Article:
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Go Back   WakeWorld > >> Boats, Accessories & Tow Vehicles Archive > Archive through December 26, 2006

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Old     (sdub)      Join Date: Jan 2003       11-14-2006, 9:15 AM Reply   
To bad for me I have to winterize my boat, no more year round riding. So this year I did a bunch of research on winterizing. After reading tons of posts and hitting a bunch of web sites with 'how-to' info I learned that there a many diff. opinions on this......almost as many as MC vs. Malibu opinions.

Was just wondering, of those who need to winterize their boat, who adds anti-freeeze and leaves it in the motor all winter and who just drains all the water and leaves it dry?

After talking to the smartest guy I know and then e mailing Indmar, I went with the all dry method.
Old     (sbt3)      Join Date: Jun 2002       11-14-2006, 9:31 AM Reply   
I personally drain everything and then add some anti freeze to the engine for it's anti-corrosive properties. I think it will help prevent rust in the engine block and exhaust manifolds.
Old     (kevin_lsv23)      Join Date: Oct 2006       11-14-2006, 10:28 AM Reply   
I drained mine a few weeks ago. I have a couple gallons of the pink RV anti-freeze setting in my garage that I keep planning to take down to the slip and pour through the engine just in case there is still a pocket of water in it somewhere. Maybe I will get around to it today. Not sure if it needs it, but the $10 verses $10 grand math makes me want to do it anyway.
Old    redneckonaboard06            11-14-2006, 10:44 AM Reply   
Mine will be getting anti-freeze dumped down its neck. Leaving it all dry is just asking for rust to invite itself in.
Old     (showtime)      Join Date: Nov 2005       11-14-2006, 11:39 AM Reply   
some types of antifreeze in raw form will freeze... to answer your question, it all depends on how long the boat will sit unused.. if only for a month or so, go dry. if for several months, wouldn't hurt to add a little just for the reasons listed above...also remember to remove your impeller and coat in vaseline ....
Old     (skier12)      Join Date: Mar 2006       11-14-2006, 12:12 PM Reply   
Agreed with the guys above, fill it with antifreeze till it's comming out. This will ensure that the water has been displaced. As far as the impeller I usually have my boat sitting for several months 5-6 so I just replace the impeller every spring. It's cheap insurance.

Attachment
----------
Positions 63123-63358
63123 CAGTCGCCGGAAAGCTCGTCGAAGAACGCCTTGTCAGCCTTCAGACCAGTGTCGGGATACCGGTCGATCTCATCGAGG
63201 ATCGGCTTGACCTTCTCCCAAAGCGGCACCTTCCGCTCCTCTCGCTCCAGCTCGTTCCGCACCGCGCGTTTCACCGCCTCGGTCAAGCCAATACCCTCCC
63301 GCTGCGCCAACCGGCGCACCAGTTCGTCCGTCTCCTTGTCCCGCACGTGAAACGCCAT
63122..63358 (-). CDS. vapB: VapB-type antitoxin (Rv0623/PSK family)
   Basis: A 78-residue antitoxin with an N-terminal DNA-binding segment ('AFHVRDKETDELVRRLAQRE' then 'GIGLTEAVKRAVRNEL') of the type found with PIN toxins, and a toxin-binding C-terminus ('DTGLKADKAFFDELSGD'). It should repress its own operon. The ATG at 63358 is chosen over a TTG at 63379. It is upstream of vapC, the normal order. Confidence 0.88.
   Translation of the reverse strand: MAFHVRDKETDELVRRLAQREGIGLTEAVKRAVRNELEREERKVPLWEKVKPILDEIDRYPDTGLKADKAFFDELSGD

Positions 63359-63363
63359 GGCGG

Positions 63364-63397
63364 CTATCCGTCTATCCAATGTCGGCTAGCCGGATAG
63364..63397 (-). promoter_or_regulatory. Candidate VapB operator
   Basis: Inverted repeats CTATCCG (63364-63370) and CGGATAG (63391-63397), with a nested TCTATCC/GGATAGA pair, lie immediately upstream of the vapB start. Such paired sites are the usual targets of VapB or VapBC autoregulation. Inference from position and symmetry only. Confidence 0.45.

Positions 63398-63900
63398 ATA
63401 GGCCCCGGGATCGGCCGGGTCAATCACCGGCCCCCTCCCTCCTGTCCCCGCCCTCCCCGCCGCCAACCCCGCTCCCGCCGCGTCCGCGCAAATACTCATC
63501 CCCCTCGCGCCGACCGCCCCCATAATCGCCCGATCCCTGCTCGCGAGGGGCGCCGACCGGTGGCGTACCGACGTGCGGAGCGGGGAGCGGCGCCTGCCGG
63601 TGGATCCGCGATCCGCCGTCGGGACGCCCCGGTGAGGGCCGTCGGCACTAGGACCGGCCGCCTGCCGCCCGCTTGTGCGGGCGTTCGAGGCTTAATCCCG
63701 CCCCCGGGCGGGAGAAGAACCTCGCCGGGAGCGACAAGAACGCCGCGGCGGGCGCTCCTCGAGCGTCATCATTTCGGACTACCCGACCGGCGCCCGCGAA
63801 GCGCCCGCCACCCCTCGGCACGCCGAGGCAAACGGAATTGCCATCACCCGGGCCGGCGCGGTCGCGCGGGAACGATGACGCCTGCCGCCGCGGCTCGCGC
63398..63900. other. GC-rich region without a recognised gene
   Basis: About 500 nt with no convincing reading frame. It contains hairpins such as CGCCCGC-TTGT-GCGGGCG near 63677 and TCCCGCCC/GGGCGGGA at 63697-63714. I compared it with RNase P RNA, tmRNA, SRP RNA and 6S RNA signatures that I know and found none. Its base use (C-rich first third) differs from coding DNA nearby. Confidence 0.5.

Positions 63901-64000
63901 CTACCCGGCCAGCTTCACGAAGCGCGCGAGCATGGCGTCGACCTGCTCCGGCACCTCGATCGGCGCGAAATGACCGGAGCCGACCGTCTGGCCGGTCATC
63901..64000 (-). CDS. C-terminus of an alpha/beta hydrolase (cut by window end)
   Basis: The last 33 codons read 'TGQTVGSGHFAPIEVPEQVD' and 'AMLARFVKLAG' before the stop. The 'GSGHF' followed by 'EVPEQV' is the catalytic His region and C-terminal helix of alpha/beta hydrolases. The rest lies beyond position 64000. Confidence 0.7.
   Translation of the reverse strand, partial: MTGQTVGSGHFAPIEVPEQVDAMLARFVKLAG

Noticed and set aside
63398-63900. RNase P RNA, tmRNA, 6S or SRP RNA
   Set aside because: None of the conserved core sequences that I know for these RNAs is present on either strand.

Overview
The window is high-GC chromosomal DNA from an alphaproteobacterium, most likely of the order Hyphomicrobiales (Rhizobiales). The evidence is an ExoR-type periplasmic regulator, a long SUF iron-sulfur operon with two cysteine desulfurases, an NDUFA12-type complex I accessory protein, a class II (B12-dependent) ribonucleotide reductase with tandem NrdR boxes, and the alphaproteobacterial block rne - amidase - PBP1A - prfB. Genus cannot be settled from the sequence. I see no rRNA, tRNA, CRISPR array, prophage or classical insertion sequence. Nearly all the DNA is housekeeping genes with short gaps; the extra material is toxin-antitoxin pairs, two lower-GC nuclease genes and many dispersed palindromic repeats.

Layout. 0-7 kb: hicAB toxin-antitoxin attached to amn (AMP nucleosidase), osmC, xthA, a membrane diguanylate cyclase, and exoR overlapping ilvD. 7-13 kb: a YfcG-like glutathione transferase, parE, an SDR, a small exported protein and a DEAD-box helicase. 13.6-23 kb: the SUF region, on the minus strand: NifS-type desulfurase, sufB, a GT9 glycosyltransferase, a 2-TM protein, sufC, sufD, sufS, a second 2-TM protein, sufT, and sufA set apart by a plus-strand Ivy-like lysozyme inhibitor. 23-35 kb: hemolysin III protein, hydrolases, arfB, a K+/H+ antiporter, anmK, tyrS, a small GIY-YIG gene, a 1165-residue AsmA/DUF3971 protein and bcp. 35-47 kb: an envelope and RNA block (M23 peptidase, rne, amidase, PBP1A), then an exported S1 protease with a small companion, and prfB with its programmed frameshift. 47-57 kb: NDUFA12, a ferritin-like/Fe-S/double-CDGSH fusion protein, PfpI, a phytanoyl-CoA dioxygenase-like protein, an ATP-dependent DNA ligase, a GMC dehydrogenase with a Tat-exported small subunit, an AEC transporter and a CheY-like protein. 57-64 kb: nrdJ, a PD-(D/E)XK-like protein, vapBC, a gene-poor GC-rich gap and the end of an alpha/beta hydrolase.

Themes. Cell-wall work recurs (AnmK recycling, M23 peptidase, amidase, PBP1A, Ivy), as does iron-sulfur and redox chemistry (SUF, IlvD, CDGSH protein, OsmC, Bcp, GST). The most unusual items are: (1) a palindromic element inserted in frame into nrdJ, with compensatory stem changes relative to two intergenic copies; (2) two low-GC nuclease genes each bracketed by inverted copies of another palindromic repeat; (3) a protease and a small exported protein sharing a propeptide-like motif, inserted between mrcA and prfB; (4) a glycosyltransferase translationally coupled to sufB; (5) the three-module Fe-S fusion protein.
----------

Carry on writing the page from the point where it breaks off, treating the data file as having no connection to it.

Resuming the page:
Old    bigrich            11-14-2006, 12:24 PM Reply   
So after reading this I think I may add antifreeze to mine but I already drained and fogged. Would you be able to remove maybe the hoses at the t-stat housing and pour it in?? Also what about spraying a little WD-40 or fogging oil into the hole were the petcock came out of the exhaust manifold??
Old    walt            11-14-2006, 12:26 PM Reply   
I hope you guys are pumping the anti-freeze out before you hit the lake.
Old    swass            11-14-2006, 12:34 PM Reply   
There's an RV-type antifreeze that's "environmentally friendly" and biodegradable, so in that case you don't need to drain before hitting the lake.

"some types of antifreeze in raw form will freeze..." Of course it will, but if you're saying it'll freeze at a higher temp than antifreeze and water, then your statement doesn't make any sense to me. If water freezes at 32 degrees, won't adding water to the antifreeze actually make it freeze at a higher temp? (In other words, won't the "pure" stuff freeze at a lower temp than an antifreeze/water mix?)
Old    redneckonaboard06            11-14-2006, 12:35 PM Reply   
Good call Walt. I wonder just how many folks don't do that before they hit the water on the first outing?
Old     (tuneman)      Join Date: Mar 2002       11-14-2006, 12:37 PM Reply   
The antifreeze to use is RV antifreeze. Harmless to marine life.

I store the boat for almost half the year in Minnesota. So antifreeze prevents the rust. As far as the impeller goes, I replace it about every other year and never take it out otherwise. The antifreeze keeps it wet and contrary to popular belief, they don't lose their shape. After about the first few seconds of running the engine, the impeller will spring back to it's proper shape. This is good news to V-drive owners
Old     (etakk7)      Join Date: Apr 2006       11-14-2006, 12:44 PM Reply   
Add this idea to the pot - I run antifreeze through the engine and then drain. This is so that any "pockets" that don't drain properly are filled with antifreeze and not water. I store my boat in Northern WI and I drain the antifreeze because it is burst proof to -50F and quite frankly it's not impossible to get to -30F up there and I don't want to take the chance that the label is correct!
Old     (wakesetter101)      Join Date: Oct 2005       11-14-2006, 1:42 PM Reply   
I took and drained all the water. Then i took and filled it with antifreeze, after that i drained all the antifreeze out. Any pockets should have no water in them. I would rather leave the block unplugged than take a chance of it busting.
Old     (sbt3)      Join Date: Jun 2002       11-14-2006, 1:47 PM Reply